So much depends on who you happen to meet, and at what stage of your development, and under what circumstances. Perhaps if Picasso had been evicted from a room in Chicago, Guerin would have a third specialty as a cubist.

Friday, November 12, 2010


These are portrait sketches by the great Russian painter, Valentin Serov (1865 - 1911)

While many of Serov's finished paintings are quite beautiful, I especially enjoy his preliminary sketches for their vitality and truthfulness.

Serov, who studied under the great Ilya Repin, was part of that astonishing Renaissance in Russia in the 19th and early 20th centuries. For centuries, Russian artists had manufactured religious icons to suit the rigid specifications of church dogma.

Icons were the opposite of western illusionist art. The church historically frowned on efforts to create physical images of the holy, so Russian artists went out of their way to avoid accurate, representational images. They stressed flat, distorted figures, inverted perspective and unnatural colors to emphasize that they were painting the ideal, dematerialized world rather than the natural world. (In 815 CE, if you tried to paint a realistic icon the troops of Leo the Armenian were likely to come along and thump you on the head). But starting in the 19th century, there was a period of sunlight and fresh air which inspired a flurry of cultural activity in Russia.

It didn't take more than a generation for the Russians to shake off the dust and produce world class artwork that was nimble and probing and insightful.

With the advent of Stalin the window closed again.

But I love these pictures by Serov, not just for the images themselves, but because they help me believe that, even after centuries of confinement, artistic abilities can be reawakened on short notice if they are given the right stimulus and the room to grow.

Saturday, November 06, 2010


This is an unpublished student drawing by illustrator Robert Fawcett at age 19.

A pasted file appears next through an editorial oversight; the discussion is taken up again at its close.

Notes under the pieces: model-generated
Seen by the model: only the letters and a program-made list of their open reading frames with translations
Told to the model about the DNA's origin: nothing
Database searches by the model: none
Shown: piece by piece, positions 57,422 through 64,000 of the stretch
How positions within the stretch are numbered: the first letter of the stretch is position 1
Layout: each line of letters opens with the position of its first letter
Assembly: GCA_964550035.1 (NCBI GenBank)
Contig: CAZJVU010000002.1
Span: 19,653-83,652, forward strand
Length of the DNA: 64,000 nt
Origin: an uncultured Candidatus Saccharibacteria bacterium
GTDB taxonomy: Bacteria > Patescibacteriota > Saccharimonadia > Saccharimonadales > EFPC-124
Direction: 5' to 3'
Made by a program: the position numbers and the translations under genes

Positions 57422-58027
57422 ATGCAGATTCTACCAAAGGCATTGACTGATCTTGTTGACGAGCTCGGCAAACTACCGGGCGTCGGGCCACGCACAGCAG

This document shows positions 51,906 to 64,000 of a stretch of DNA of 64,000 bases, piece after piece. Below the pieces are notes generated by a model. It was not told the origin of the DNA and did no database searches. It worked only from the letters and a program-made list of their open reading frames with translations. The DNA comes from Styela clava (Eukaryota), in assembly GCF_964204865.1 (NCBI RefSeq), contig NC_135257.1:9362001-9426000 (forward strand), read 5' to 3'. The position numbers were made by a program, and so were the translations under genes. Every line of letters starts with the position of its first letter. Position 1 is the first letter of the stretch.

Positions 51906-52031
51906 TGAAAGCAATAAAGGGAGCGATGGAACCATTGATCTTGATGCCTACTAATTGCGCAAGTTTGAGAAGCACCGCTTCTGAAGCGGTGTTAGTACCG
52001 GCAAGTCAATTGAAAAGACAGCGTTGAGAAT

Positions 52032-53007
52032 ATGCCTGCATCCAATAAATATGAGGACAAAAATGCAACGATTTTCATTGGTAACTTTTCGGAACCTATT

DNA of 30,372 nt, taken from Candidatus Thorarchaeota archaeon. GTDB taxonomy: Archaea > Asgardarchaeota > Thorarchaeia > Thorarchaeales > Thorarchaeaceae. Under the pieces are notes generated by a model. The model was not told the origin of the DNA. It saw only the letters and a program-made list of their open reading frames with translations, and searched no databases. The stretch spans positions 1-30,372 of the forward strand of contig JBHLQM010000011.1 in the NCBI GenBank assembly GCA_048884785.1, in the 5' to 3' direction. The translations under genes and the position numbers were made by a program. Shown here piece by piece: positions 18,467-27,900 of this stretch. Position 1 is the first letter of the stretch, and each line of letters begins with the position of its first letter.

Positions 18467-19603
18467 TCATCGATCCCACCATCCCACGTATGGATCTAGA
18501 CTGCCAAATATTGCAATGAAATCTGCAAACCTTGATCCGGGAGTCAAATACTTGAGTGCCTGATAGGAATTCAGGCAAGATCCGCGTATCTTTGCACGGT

Sketch from 1922, approximately 5" tall.

In his introduction to the upcoming book about Fawcett, Walt Reed wrote, "He'd had rigorous training in draftsmanship at the Slade School in England and learned to make it almost a science. Within the discipline of drawing the figure with a hard 4H pencil, with no erasures allowed, students learned to record proportion and perspective by eye."

The Slade School was renowned for a tough and relentless approach which quickly weeded out the unfit. Fawcett was given 10 minutes to complete this sketch, but on another occasion he was required to spend a full week drawing a single figure on a sheet of plain paper using a hard graphite pencil -- a form of torture that that forced him to focus on every nuance of the model and of drawing.

Later in life, Fawcett would entertain artist friends with horror stories about the grueling regimen of his two years at Slade. "I did nothing but draw from the model eight hours a day for two years.... They gave us discipline, discipline, discipline."

Unlike most artists, Fawcett never took a class on painting or perspective or technical drawing or any other traditional subject. Instead, he extrapolated from the powers of observation and the discipline he acquired from life drawing.

Some people believe that if you learn everything about one subject, you'll understand something about every subject.

Despite his jokes about his ordeal at Slade, Fawcett must have concluded that the process was worthwhile. Long after he arrived at the top of his profession, and for the rest of his life, he continued to set aside personal time each week to draw from the model.